To the Editor:
In Dr. Longridge's article, “Exostosis of the External Auditory Canal: A Technical Note” (Otol Neurotol 2002;23:260–1), the author makes a good point that removal of the anterior exostosis is the key to long-term patency of the ear canal in these patients. His hesitancy to remove the posterior exostosis with concerns about additional noise trauma to the cochlea; potential injury to the facial nerve/chorda tympani/ossicular chain/tympanic membrane is valid if one is limited to using a drilling technique.
An effective alternative for removal of posterior exostoses is to incrementally shave this lamellar bone with a straight 1-mm osteotome. By using an osteotome technique, the reflected canal wall skin is easily preserved, minimal noise trauma occurs, and the bone comes off in plates, so one gradually enlarges the lumen over a broad surface and poses a lesser risk to the deeper structures. I have used this technique in 52 patients (71 ears) and find that as the posterior exostoses are shaved down, the lateral ear canal opens and the exposure improves when working on the anterior exostosis.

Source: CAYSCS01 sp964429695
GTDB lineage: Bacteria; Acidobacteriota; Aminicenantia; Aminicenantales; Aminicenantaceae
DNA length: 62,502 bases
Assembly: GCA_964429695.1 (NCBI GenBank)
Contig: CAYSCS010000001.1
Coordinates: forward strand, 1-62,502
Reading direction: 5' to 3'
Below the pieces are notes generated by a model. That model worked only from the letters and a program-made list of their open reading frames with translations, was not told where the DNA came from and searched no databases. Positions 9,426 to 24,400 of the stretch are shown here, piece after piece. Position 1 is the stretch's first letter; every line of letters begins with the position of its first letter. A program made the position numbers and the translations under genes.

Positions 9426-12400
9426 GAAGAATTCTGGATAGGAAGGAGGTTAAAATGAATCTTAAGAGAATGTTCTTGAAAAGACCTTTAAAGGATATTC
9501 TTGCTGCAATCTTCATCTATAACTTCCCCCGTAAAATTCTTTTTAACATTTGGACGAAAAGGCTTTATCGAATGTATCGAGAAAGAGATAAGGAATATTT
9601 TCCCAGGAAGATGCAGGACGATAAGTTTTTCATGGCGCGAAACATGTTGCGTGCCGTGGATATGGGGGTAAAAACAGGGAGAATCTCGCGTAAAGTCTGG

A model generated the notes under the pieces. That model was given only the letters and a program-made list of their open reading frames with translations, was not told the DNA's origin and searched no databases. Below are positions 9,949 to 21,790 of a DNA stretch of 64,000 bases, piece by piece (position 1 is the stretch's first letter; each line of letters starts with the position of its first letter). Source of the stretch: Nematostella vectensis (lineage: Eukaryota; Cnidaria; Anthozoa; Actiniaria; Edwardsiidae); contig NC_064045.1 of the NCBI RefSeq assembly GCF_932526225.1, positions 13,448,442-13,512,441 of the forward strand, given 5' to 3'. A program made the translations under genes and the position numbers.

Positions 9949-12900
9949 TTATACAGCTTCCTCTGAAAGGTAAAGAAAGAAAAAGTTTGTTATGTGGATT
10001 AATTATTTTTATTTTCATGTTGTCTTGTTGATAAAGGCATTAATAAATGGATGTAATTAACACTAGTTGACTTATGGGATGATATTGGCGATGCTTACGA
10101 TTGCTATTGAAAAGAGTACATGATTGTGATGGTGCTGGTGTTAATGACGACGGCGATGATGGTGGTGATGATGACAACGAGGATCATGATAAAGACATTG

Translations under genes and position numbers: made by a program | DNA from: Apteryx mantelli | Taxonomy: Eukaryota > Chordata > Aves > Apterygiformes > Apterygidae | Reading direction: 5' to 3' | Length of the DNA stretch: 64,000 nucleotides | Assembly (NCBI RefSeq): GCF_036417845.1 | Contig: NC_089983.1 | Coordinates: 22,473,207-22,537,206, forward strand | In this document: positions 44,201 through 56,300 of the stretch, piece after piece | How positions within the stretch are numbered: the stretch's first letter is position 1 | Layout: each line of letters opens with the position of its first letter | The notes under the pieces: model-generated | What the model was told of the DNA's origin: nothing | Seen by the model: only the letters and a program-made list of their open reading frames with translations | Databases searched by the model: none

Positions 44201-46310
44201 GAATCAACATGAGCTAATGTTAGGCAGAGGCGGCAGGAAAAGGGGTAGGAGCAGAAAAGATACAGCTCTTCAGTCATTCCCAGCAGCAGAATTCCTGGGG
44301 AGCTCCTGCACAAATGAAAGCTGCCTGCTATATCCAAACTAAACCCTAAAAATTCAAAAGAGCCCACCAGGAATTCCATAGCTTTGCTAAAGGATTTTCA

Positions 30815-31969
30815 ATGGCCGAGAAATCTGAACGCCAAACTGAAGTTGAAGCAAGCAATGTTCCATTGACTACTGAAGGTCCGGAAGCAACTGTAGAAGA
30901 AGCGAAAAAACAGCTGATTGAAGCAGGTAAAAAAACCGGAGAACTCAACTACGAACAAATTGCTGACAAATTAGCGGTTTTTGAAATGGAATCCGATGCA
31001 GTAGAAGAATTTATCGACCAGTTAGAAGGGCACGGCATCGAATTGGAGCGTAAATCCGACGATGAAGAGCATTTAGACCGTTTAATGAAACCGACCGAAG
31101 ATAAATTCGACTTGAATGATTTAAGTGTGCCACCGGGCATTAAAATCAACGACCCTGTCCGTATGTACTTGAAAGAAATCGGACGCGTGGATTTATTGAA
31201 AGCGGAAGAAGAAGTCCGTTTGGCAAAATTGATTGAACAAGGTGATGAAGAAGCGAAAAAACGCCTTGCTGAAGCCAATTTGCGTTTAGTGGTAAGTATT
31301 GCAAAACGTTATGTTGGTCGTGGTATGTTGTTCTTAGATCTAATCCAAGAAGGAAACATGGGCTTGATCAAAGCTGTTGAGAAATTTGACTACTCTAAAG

Douglas Hetzler, M.D., F.A.C.S.